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State Records of Preserved Land Aren’t Accurate
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The state of Connecticut has a lofty goal: protect 21 percent of our land from development by the year 2023. But an environmental watch-dog group says the state isn’t doing a thorough job of tracking how much has been preserved.

The state's records show that so far 500,000 acres have been preserved. But Karl Wagener of the Council on Environmental Quality said much more has been protected, as many as tens of thousands of acres more.

“We really don’t know  how much land has been conserved in Connecticut and we don’t  know the full extent of where it is and what kind  of land it is and what it’s good for. And without that information it's impossible to come up with  a clear strategy for protecting land”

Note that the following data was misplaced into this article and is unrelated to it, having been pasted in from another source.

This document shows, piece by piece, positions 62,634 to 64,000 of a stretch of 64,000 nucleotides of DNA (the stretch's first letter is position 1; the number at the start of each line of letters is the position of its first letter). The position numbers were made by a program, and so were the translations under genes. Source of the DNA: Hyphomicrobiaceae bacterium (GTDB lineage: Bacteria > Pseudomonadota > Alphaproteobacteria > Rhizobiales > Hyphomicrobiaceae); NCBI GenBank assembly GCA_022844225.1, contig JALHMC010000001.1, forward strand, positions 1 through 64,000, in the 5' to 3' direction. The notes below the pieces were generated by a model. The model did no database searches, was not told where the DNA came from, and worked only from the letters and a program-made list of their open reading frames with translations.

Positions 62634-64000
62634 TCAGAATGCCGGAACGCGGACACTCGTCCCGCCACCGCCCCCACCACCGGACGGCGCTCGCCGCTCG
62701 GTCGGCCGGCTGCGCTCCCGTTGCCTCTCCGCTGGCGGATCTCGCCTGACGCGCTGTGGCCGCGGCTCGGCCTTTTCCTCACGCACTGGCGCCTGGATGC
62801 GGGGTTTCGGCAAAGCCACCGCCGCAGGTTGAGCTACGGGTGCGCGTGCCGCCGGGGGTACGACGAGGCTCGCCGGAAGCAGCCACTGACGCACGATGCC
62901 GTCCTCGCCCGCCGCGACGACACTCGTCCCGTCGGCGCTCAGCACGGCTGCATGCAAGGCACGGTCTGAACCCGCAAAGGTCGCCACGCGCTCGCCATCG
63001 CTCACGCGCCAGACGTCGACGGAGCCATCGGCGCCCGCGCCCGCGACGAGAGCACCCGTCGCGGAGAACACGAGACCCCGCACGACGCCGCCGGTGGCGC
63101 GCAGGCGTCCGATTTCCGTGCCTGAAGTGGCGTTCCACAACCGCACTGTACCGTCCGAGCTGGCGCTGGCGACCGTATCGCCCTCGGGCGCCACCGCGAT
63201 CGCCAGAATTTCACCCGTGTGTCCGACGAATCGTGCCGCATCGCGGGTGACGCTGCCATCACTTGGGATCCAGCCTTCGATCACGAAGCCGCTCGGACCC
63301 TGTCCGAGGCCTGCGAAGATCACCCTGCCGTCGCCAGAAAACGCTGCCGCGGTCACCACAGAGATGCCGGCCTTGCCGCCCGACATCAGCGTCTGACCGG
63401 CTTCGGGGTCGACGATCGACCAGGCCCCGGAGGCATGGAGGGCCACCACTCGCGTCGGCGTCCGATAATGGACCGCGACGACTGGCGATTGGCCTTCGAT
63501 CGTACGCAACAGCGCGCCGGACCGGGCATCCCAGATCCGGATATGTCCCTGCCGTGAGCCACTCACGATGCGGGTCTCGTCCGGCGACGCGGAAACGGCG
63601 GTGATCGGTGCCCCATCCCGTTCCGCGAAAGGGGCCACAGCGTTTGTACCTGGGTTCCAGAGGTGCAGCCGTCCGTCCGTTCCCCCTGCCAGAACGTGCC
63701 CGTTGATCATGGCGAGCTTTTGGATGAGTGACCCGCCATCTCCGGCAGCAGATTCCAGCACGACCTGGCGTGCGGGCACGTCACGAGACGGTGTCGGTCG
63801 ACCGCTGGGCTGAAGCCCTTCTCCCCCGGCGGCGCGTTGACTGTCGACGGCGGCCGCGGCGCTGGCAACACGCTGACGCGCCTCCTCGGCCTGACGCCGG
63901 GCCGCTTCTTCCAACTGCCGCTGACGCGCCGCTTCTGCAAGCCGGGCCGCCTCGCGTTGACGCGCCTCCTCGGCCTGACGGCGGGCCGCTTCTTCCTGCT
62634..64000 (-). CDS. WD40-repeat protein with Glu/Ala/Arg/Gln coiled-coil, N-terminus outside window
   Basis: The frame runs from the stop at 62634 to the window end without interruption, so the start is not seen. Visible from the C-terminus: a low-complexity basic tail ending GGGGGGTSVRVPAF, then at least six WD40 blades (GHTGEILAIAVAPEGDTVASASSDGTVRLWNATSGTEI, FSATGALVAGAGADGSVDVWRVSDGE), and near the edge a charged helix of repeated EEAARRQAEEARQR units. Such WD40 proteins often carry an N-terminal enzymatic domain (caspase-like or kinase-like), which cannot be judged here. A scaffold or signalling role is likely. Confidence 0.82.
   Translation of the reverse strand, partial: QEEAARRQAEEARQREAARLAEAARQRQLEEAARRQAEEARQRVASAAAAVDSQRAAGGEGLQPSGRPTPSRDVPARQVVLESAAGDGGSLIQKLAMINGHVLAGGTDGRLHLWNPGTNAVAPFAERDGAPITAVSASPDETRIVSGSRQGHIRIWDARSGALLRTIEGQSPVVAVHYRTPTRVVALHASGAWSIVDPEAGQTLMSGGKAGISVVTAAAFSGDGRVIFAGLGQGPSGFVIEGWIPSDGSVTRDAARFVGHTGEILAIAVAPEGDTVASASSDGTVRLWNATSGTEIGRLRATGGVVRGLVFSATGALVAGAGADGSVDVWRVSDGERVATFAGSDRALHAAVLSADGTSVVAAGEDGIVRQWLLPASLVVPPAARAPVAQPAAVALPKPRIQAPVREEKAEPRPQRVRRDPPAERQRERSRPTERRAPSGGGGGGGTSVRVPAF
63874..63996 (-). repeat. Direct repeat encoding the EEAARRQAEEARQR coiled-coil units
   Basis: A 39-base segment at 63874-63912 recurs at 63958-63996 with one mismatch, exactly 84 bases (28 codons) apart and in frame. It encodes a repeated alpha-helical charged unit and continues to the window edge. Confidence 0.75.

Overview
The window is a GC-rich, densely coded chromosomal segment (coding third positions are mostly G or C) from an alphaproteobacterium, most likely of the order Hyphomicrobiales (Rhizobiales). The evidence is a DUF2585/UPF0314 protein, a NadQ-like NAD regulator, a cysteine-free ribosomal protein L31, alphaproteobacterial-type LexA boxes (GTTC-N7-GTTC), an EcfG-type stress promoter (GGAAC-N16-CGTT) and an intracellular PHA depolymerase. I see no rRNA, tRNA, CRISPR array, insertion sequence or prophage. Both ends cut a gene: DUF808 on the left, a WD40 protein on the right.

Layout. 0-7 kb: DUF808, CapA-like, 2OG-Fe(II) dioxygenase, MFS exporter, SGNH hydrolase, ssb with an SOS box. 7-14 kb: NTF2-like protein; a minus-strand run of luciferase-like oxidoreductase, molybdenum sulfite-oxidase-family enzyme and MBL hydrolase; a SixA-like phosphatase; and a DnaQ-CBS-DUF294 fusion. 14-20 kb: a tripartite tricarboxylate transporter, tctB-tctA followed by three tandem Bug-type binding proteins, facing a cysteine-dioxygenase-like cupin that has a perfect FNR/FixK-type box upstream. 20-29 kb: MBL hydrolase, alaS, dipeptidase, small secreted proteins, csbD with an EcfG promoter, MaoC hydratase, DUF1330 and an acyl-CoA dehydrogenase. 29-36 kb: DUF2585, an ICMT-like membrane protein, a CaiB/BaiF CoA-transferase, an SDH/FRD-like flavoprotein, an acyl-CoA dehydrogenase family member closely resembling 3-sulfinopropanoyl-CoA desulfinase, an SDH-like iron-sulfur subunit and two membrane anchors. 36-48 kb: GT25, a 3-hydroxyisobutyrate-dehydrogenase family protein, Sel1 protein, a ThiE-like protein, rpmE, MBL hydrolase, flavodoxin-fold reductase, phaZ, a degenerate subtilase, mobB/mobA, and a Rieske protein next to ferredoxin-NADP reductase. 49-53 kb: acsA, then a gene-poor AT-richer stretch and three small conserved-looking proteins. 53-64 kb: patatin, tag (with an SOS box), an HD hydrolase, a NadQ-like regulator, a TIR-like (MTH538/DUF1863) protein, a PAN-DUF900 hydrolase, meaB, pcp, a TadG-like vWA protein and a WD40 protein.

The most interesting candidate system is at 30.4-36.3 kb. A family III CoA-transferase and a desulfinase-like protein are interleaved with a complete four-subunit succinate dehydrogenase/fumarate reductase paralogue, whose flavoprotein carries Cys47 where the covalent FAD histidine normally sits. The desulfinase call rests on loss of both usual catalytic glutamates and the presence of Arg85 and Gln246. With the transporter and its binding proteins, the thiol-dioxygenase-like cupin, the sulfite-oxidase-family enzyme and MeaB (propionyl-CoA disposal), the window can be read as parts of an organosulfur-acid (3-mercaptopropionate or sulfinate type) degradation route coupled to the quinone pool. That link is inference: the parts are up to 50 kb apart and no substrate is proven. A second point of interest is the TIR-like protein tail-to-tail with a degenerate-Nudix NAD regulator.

Wagener says there’s no on-going mechanism that requires land trusts or nonprofits or municipalities to report acreage that they protect if they don’t receive state funds. Dennis Schain of the Department of Environmental Protection agrees there’s a gap in the state’s information. Schain says for five years the D.E.P. has been scouring municipal land records to update its numbers. But he says because of limited staffing the agency is half-way through the research. The D.E.P.’s goal is to have a searchable database, with maps.